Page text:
Affiliate Disclosure: Some of the links in this post are affiliate links. As an Amazon Associate, we earn from qualifying purchases. Read our affiliate policy for more information.
How to get WiFi on a boat if you’re planning a boating adventure, something you might want to consider having on the trip. After all, wouldn’t you like to be able to communicate with the outside world, and get yourself entertained when you’re out in the middle of the sea?
While it might seem like a tall order, it’s possible to bring your internet with you to the sea. In this article, we shall explore 4 main ways to do this, including using a WiFi extender, amplifying cellular data, satellite internet, and using a portable MiFi device.
How To Get Wifi On A Boat – 4 Main Ways
1. Using a WiFi Extender
The first piece of good news is that most marinas already offer WiFi connections. This is probably the cheapest kind of internet connection 1) you could get for your boat.
However, it has a downside, which is that you can only make good use of it if you’re close to the shore. Go too far and the signal will drop, leaving you with a video that won’t stop buffering on YouTube.
If you want to take full advantage of the WiFi coming from the marina, even when you’re far from shore, you’ll need to get yourself a WiFi extender.
Of course, the actual range of the WiFi extender you get depends on the specific one you get, and what its range is as claimed by the manufacturer.
That said, even if you get a very strong WiFi extender, there are a few factors that govern just how far away you can go before even the best WiFi extender reaches its limits:
- How strong is the hotspot signal coming from the shore?
- Do you have a direct line of sight to the source of the hotspot signal on the shore?
- How much intrusion is there to the signal?
- How is the weather?
Assuming you’re getting favorable results for all the above factors, you should be able to get a good signal from quite a distance with a WiFi extender.
Here are some WiFi extenders you might want to consider getting from Amazon:
Shakespeare WiFi-2 Heavy Duty WiFi Extender
This is a fully integrated WiFi antenna, router, and radio that offers a strong and clean internet signal on your boat or another vessel. You can use the LAN feature to connect directly to the internet or do it wirelessly by attaching WebWhip to any regular router.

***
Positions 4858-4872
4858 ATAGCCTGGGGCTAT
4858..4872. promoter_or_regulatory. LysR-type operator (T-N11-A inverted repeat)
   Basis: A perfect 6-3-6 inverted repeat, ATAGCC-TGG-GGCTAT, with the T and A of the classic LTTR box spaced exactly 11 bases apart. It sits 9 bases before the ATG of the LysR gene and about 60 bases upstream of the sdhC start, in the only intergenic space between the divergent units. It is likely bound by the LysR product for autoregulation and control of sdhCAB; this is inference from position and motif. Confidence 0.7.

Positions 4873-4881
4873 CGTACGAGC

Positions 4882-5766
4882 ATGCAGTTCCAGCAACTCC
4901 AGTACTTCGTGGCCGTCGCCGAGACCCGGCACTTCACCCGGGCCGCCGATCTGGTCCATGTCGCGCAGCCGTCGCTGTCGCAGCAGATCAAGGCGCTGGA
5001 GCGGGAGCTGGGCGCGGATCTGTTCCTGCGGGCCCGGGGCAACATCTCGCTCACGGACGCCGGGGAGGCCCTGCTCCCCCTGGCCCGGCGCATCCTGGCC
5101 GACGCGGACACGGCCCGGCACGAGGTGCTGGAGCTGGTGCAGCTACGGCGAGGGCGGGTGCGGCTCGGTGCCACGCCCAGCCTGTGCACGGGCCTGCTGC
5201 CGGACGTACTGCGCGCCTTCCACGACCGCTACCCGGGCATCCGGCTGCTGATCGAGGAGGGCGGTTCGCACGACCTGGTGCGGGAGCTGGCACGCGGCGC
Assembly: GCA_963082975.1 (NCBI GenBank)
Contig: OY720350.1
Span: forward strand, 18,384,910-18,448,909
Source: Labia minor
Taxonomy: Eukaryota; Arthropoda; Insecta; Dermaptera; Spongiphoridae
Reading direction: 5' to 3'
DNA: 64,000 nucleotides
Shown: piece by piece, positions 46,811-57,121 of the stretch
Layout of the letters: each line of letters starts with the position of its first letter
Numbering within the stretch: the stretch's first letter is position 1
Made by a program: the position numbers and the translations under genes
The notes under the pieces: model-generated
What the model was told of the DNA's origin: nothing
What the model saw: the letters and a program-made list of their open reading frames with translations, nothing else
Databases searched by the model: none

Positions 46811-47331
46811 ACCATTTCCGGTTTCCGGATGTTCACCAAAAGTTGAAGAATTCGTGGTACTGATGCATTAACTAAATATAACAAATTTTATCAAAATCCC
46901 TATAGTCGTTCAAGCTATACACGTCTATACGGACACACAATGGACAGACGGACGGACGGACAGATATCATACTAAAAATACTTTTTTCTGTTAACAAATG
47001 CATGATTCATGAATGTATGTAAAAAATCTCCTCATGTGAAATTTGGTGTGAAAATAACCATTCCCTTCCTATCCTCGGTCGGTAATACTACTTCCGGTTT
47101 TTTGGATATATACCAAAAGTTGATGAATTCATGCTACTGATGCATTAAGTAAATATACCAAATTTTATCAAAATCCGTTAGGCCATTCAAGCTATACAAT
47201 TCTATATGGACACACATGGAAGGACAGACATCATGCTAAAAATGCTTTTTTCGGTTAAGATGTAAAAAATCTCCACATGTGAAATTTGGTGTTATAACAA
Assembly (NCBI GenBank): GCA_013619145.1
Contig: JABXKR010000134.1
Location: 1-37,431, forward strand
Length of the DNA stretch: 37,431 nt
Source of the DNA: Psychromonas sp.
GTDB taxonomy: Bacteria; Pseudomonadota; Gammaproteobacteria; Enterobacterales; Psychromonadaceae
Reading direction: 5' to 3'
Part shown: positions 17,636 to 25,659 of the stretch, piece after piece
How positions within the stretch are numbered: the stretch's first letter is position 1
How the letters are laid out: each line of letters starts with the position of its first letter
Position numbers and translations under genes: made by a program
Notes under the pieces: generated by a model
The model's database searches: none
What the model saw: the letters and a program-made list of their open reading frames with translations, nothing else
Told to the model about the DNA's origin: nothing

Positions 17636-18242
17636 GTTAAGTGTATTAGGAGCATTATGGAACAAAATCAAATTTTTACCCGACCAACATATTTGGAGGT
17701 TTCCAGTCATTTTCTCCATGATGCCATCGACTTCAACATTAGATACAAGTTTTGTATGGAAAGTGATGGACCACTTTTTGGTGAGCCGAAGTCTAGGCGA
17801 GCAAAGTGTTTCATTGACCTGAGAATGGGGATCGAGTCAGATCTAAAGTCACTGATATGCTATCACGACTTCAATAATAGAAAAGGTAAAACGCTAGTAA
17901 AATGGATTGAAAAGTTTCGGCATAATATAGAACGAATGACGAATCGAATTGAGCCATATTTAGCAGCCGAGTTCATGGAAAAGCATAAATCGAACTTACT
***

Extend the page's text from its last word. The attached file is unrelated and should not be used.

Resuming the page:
You can also easily use the internet without having to set up any extra software on your devices. All it takes to get on the internet is a device with a web browser on it.
The Shakespeare has a range of 7 miles and the built- in router will work with any standard WiFi router, giving up to 100+ Mbps of data.
Wave WiFi EC-AP-HP High Performance Access System
The Wave WiFi extender is pretty powerful as it is capable of outputting up to 1 watt of power. It can also pick up a hotspot signal from as far away as 12 miles, so long as the signal is strong and the boat maintains its line of sight with the hotspot source.
This WiFi extender also generates its own hotspot within the boat.
Wave is an ethernet converter, hence it supports direct connections to ethernet devices on the boat, giving high and interrupted performance, either as an independent network or part of the boat’s overall network. It also has a built-in amplifier with a high receiver sensitivity of -107 dBm and a speed of 11 Mbps.
Wave WiFi Rogue Pro
Another great Wave product is the Wave WiFi Rogue Pro, which is ultra-small and compact with ethernet conversion capabilities.
Each of its components comes as part of the installation kit when you purchase it, and it has a substantial 1-14 inch base to support many different marine extender supports.